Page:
An image taken of a patient’s thyroid gland after the patient swallows radioactive iodine or technetium. The image shows the thyroid gland in action as it accumulates radioactive material. Thyroid scanning is used to determine how active thyroid tissue is in manufacturing thyroid hormone. This can help a physician determine whether inflammation of the thyroid gland (thyroiditis) is present. It can also show the presence and degree of overactivity of the gland (hyperthyroidism). Thyroid scanning is especially helpful in evaluating thyroid nodules, particularly after a fine-needle aspiration biopsy has failed to provide a diagnosis. A scan can reveal whether a thyroid nodule is functioning. A functioning nodule actively takes up iodine to produce thyroid hormone, and so it produces a localized ‘hot’ area on the image. A nonfunctioning nodule does not take up iodine, and it produces a localized ‘cold’ area. Most nodules, particularly if they are functioning, are not malignant.
- Thyroid stimulating hormone
A hormone produced by the pituitary gland at the base of the brain in response to signals from the hypothalamus gland in the brain. Thyroid stimulating hormone (TSH) promotes the growth of the thyroid gland in the neck and stimulates it to produce more thyroid hormones. When there is an excessive amount of thyroid hormones, […]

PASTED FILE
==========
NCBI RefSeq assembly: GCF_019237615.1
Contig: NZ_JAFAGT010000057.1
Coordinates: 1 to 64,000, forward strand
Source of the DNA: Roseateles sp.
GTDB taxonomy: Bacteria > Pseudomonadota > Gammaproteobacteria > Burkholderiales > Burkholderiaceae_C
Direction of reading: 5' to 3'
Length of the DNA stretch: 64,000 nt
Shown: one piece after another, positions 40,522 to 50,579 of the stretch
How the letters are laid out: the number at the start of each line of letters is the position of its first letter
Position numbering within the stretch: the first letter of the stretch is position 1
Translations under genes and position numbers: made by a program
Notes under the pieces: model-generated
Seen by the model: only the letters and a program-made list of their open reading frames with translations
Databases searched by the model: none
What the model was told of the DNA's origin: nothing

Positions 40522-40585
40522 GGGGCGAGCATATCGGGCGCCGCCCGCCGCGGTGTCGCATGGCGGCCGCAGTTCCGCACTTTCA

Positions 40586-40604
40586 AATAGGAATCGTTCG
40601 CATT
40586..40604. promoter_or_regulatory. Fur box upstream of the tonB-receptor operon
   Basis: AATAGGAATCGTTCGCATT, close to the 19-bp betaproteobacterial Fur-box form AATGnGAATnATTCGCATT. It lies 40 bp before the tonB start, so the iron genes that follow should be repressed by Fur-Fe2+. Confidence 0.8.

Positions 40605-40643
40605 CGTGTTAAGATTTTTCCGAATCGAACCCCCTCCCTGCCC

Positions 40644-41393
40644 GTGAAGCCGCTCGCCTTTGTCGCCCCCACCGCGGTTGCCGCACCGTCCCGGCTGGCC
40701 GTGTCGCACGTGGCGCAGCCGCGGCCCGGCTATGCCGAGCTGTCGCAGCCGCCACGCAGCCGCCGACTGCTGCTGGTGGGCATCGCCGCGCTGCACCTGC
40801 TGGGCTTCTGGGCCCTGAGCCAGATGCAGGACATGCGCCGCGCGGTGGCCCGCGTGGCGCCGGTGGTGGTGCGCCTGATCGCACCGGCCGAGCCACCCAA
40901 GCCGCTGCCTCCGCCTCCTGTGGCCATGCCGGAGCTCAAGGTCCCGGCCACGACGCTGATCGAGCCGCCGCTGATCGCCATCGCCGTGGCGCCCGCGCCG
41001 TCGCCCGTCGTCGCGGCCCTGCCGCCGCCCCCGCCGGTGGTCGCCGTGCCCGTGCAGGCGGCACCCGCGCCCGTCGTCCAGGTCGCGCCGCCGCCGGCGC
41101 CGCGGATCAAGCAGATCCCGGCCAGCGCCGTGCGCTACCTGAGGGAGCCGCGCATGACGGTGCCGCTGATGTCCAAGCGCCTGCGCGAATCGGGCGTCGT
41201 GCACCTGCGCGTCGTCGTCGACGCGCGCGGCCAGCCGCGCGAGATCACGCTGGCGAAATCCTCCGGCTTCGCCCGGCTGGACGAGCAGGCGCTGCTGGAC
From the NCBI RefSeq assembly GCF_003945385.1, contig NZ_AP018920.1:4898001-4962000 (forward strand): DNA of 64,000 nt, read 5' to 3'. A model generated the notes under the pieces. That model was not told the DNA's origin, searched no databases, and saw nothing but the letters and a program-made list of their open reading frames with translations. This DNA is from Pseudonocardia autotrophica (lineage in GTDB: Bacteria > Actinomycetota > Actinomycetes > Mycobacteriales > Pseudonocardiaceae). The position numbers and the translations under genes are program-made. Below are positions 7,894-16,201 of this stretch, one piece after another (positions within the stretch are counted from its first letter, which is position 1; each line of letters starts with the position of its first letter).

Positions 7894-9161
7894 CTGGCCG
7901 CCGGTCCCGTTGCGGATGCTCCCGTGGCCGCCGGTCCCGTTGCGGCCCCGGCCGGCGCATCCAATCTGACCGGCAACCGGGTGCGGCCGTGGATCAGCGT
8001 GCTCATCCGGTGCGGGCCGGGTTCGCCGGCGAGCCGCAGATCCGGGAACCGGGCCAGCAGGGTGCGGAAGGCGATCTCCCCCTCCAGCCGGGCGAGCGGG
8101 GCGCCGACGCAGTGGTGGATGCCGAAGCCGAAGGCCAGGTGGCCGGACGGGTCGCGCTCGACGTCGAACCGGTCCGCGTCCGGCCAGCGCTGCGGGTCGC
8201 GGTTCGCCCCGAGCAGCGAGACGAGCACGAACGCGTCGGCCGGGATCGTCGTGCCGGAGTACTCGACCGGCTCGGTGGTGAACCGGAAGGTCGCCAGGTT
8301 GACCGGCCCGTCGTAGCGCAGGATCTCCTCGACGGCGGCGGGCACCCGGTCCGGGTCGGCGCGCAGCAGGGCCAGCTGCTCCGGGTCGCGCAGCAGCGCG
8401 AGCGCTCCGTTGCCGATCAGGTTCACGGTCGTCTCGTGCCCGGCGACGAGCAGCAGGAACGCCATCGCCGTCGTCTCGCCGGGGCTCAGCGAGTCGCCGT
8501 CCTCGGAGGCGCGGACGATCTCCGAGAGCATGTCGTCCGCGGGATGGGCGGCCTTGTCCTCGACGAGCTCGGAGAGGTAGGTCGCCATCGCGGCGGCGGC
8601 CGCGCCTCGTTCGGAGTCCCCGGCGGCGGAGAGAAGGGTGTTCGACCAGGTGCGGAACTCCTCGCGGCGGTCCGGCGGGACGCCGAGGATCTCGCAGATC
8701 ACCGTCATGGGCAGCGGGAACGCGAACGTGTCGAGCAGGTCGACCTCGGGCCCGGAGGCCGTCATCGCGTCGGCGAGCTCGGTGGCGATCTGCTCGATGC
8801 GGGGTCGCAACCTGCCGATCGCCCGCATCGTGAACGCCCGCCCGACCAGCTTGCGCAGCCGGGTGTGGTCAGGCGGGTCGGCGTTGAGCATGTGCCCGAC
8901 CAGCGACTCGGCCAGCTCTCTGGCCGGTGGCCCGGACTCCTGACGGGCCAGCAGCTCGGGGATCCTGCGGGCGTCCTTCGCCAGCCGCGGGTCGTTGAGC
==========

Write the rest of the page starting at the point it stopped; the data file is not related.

- Thyroid stimulating immunoglobulin (TSI)
A form of immunoglobulin G (IgG) that can bind to thyrotropin (TSH) receptors on the thyroid gland. TSIs mimic the action of TSH, causing excess secretion of thyroxine and triiodothyronine. The TSI level is abnormally high in persons with hyperthyroidism due to Graves’ disease.
- Thyroid storm
Thyroid storm is a severe, life-threatening condition caused by an excess of thyroid hormone. A number of factors can be involved in causing thyroid storm, including over-replacement of thyroid hormones or discontinuing medications taken to treat hyperthyroidism. Symptoms of thyroid storm can include fever (potentially as high as 105-106 degrees F), racing pulse, nausea,vomiting, diarrhea, […]
Surgery to remove part or all of the thyroid gland. Thyroidectomy might be done to remove a tumor or to treat hyperthyroidism or goiter (enlarged thyroid gland). Complications of the surgery can include vocal cord paralysis and accidental removal of the parathyroid glands, which are located behind the thyroid gland. Because the parathyroid glands regulate […]
The inflamed thyroid gland can release an excess of thyroid hormones into the blood stream, resulting in a temporary hyperthyroid state. Once the thyroid gland is depleted of thyroid hormones, the patient commonly goes through a hypothyroid (low thyroid) phase. This phase can last 3-6 months until the thyroid gland fully recovers. Thyroiditis can be […]